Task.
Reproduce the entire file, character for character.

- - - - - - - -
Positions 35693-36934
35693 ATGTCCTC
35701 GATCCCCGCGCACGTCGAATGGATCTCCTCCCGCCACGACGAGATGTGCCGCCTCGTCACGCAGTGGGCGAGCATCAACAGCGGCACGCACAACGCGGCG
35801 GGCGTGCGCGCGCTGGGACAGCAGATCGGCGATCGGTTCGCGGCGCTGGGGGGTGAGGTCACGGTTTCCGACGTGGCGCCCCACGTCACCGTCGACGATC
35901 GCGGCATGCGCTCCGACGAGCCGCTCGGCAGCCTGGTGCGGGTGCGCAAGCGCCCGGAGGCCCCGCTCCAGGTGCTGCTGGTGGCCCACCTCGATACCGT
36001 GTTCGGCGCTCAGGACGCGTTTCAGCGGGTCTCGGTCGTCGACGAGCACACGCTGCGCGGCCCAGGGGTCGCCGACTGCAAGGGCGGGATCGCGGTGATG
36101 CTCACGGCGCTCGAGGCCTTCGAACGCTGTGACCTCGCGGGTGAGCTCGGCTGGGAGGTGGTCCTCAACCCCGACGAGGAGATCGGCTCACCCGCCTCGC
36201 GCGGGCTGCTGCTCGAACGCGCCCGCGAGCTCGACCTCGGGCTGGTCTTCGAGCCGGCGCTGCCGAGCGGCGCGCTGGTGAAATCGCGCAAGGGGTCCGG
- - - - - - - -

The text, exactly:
Positions 35693-36934
35693 ATGTCCTC
35701 GATCCCCGCGCACGTCGAATGGATCTCCTCCCGCCACGACGAGATGTGCCGCCTCGTCACGCAGTGGGCGAGCATCAACAGCGGCACGCACAACGCGGCG
35801 GGCGTGCGCGCGCTGGGACAGCAGATCGGCGATCGGTTCGCGGCGCTGGGGGGTGAGGTCACGGTTTCCGACGTGGCGCCCCACGTCACCGTCGACGATC
35901 GCGGCATGCGCTCCGACGAGCCGCTCGGCAGCCTGGTGCGGGTGCGCAAGCGCCCGGAGGCCCCGCTCCAGGTGCTGCTGGTGGCCCACCTCGATACCGT
36001 GTTCGGCGCTCAGGACGCGTTTCAGCGGGTCTCGGTCGTCGACGAGCACACGCTGCGCGGCCCAGGGGTCGCCGACTGCAAGGGCGGGATCGCGGTGATG
36101 CTCACGGCGCTCGAGGCCTTCGAACGCTGTGACCTCGCGGGTGAGCTCGGCTGGGAGGTGGTCCTCAACCCCGACGAGGAGATCGGCTCACCCGCCTCGC
36201 GCGGGCTGCTGCTCGAACGCGCCCGCGAGCTCGACCTCGGGCTGGTCTTCGAGCCGGCGCTGCCGAGCGGCGCGCTGGTGAAATCGCGCAAGGGGTCCGG